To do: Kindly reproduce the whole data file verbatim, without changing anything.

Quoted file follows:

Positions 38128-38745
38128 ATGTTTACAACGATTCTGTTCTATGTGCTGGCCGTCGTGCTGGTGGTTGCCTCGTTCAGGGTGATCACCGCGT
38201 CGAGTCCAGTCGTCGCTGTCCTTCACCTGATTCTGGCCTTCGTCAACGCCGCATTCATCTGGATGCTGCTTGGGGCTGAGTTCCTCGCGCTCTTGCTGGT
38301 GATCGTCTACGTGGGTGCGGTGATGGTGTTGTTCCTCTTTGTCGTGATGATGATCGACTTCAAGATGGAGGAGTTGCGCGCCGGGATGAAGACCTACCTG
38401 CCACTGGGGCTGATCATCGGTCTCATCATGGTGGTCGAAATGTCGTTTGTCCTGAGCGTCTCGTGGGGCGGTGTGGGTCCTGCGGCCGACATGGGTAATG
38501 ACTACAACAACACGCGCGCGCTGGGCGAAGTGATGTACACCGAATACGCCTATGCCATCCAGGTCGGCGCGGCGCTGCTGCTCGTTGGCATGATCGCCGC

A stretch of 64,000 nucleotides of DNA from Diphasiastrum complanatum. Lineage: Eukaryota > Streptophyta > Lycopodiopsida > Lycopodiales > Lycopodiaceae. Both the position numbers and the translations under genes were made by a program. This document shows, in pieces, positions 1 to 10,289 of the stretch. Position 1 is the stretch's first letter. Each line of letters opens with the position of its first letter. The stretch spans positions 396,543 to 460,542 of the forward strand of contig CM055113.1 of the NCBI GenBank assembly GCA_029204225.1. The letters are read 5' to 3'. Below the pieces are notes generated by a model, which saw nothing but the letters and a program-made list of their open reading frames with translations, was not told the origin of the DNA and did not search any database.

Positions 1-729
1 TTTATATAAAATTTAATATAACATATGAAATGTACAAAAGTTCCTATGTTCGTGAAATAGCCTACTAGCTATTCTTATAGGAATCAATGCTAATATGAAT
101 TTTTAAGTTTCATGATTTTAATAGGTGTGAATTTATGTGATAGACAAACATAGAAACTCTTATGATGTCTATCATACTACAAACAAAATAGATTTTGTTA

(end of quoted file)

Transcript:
Positions 38128-38745
38128 ATGTTTACAACGATTCTGTTCTATGTGCTGGCCGTCGTGCTGGTGGTTGCCTCGTTCAGGGTGATCACCGCGT
38201 CGAGTCCAGTCGTCGCTGTCCTTCACCTGATTCTGGCCTTCGTCAACGCCGCATTCATCTGGATGCTGCTTGGGGCTGAGTTCCTCGCGCTCTTGCTGGT
38301 GATCGTCTACGTGGGTGCGGTGATGGTGTTGTTCCTCTTTGTCGTGATGATGATCGACTTCAAGATGGAGGAGTTGCGCGCCGGGATGAAGACCTACCTG
38401 CCACTGGGGCTGATCATCGGTCTCATCATGGTGGTCGAAATGTCGTTTGTCCTGAGCGTCTCGTGGGGCGGTGTGGGTCCTGCGGCCGACATGGGTAATG
38501 ACTACAACAACACGCGCGCGCTGGGCGAAGTGATGTACACCGAATACGCCTATGCCATCCAGGTCGGCGCGGCGCTGCTGCTCGTTGGCATGATCGCCGC

A stretch of 64,000 nucleotides of DNA from Diphasiastrum complanatum. Lineage: Eukaryota > Streptophyta > Lycopodiopsida > Lycopodiales > Lycopodiaceae. Both the position numbers and the translations under genes were made by a program. This document shows, in pieces, positions 1 to 10,289 of the stretch. Position 1 is the stretch's first letter. Each line of letters opens with the position of its first letter. The stretch spans positions 396,543 to 460,542 of the forward strand of contig CM055113.1 of the NCBI GenBank assembly GCA_029204225.1. The letters are read 5' to 3'. Below the pieces are notes generated by a model, which saw nothing but the letters and a program-made list of their open reading frames with translations, was not told the origin of the DNA and did not search any database.

Positions 1-729
1 TTTATATAAAATTTAATATAACATATGAAATGTACAAAAGTTCCTATGTTCGTGAAATAGCCTACTAGCTATTCTTATAGGAATCAATGCTAATATGAAT
101 TTTTAAGTTTCATGATTTTAATAGGTGTGAATTTATGTGATAGACAAACATAGAAACTCTTATGATGTCTATCATACTACAAACAAAATAGATTTTGTTA